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Bombay Before MumbaiEssays in Honour of Jim Masselos$
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Prashant Kidambi, Manjiri Kamat, and Rachel Dwyer

Print publication date: 2019

Print ISBN-13: 9780190061708

Published to Oxford Scholarship Online: February 2020

DOI: 10.1093/oso/9780190061708.001.0001

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PRINTED FROM OXFORD SCHOLARSHIP ONLINE (oxford.universitypressscholarship.com). (c) Copyright Oxford University Press, 2022. All Rights Reserved. An individual user may print out a PDF of a single chapter of a monograph in OSO for personal use.date: 02 July 2022

Civil Disobedience and the City

Civil Disobedience and the City

Congress and the Working Classes in Bombay, c. 1930–32

Chapter:
(p.263) 13 Civil Disobedience and the City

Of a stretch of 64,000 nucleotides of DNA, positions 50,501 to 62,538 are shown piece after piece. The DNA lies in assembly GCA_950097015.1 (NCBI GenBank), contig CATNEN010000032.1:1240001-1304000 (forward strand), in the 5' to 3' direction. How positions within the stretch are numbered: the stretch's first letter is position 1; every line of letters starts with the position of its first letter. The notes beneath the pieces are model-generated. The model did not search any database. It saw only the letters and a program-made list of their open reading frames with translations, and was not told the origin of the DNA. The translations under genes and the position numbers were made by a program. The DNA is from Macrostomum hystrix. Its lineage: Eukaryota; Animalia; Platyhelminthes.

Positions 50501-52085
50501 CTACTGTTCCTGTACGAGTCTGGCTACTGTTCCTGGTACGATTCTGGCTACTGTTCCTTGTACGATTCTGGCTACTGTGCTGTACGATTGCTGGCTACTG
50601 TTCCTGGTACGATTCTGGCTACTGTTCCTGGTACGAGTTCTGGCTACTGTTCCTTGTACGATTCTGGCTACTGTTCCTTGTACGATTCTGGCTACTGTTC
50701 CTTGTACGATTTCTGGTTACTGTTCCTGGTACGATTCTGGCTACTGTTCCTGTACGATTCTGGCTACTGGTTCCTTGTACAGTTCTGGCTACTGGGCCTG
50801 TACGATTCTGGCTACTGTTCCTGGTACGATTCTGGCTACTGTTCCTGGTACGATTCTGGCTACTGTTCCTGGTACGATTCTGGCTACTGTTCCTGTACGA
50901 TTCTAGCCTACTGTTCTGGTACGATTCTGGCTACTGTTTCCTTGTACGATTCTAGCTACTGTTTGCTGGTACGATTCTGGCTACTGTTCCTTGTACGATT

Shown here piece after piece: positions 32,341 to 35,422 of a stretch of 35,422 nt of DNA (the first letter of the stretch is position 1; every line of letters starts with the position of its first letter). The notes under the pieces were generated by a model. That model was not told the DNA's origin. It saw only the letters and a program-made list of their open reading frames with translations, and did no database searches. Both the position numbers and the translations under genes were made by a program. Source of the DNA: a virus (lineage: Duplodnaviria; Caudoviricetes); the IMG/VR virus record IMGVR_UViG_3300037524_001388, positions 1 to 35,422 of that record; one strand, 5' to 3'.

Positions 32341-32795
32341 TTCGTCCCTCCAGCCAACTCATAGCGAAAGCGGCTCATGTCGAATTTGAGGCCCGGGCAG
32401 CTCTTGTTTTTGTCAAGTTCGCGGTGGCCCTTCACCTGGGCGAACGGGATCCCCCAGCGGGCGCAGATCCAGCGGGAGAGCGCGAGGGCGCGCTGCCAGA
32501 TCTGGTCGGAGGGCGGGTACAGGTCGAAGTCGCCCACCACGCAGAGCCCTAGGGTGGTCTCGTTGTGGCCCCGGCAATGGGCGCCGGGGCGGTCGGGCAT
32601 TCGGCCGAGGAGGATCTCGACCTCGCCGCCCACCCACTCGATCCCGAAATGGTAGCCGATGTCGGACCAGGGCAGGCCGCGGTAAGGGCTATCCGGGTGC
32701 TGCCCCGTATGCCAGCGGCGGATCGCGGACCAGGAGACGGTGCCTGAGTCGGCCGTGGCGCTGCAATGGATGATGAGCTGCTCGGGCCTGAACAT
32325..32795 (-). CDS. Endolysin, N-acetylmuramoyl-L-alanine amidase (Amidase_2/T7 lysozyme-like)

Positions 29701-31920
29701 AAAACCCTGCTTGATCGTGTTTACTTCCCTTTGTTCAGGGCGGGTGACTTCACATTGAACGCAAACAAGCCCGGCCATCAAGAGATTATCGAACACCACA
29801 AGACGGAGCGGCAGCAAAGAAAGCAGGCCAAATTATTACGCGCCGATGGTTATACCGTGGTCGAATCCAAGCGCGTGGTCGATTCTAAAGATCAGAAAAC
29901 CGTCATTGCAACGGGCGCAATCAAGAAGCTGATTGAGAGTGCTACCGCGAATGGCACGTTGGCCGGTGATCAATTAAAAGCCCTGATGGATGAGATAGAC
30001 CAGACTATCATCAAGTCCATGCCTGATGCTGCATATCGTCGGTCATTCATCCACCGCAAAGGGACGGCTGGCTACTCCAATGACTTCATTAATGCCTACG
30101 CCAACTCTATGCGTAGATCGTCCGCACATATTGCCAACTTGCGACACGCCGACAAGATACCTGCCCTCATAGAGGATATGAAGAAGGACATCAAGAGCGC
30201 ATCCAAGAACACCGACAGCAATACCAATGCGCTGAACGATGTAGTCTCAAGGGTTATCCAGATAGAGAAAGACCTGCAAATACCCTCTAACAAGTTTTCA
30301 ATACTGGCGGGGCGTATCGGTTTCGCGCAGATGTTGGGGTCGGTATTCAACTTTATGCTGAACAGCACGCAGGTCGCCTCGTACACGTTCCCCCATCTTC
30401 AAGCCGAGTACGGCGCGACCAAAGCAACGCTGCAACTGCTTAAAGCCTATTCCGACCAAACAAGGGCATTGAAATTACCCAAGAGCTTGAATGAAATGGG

Source:
Bombay Before Mumbai
Author(s):

Robert Rahman Raman

Publisher:
Oxford University Press
DOI:10.1093/oso/9780190061708.003.0013

This essay examines the interaction between different sections of Bombay’s working population and the Indian National Congress during the first two years of the Civil Disobedience movement. It looks at this engagement primarily through the vernacular archives, and explores the divergent, sometimes conflicting, trends in the articulations of nationalism in the Civil Disobedience movement and the Congress. This essay draws upon Masselos’ work and focuses on the spatial templates of the Civil Disobedience movement. It maps the relationship between the functioning of the local units of the Congress and the political infrastructure of the city’s mill districts. It argues that there was a co-relation between their mobilization practices in the city’s working-class neighborhoods and their attempt to appropriate social spaces.

Keywords:   Gandhian nationalism, Civil Disobedience, jihad, Azad Party, Jamat-ul-Ulema, Madanpura, Esplanade Maidan, Girgaum, Parel

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